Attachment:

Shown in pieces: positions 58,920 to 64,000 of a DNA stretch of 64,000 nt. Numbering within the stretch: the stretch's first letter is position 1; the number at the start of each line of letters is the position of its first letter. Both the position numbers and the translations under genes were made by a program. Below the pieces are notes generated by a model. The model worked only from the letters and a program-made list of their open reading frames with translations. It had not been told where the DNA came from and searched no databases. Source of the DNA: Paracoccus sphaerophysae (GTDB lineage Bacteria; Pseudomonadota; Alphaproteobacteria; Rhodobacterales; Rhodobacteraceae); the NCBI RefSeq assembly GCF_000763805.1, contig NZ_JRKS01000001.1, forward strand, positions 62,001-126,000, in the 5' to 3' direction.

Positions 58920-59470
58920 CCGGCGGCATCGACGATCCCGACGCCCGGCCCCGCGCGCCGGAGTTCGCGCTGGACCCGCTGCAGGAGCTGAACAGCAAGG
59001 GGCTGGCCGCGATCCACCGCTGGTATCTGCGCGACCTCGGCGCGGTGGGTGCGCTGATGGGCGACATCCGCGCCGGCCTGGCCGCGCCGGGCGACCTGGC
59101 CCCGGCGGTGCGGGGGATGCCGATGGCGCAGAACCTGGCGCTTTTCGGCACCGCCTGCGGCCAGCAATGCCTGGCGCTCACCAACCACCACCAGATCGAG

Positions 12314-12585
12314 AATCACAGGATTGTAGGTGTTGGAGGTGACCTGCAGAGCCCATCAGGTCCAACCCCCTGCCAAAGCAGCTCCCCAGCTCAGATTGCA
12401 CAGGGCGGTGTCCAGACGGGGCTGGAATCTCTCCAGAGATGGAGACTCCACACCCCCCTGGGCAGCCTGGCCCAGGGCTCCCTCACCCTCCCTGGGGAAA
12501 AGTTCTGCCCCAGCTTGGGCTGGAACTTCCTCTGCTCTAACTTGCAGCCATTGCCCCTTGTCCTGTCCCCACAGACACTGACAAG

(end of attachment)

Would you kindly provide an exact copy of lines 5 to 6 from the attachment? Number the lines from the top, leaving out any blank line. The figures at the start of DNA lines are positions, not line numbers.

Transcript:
59101 CCCGGCGGTGCGGGGGATGCCGATGGCGCAGAACCTGGCGCTTTTCGGCACCGCCTGCGGCCAGCAATGCCTGGCGCTCACCAACCACCACCAGATCGAG

Positions 12314-12585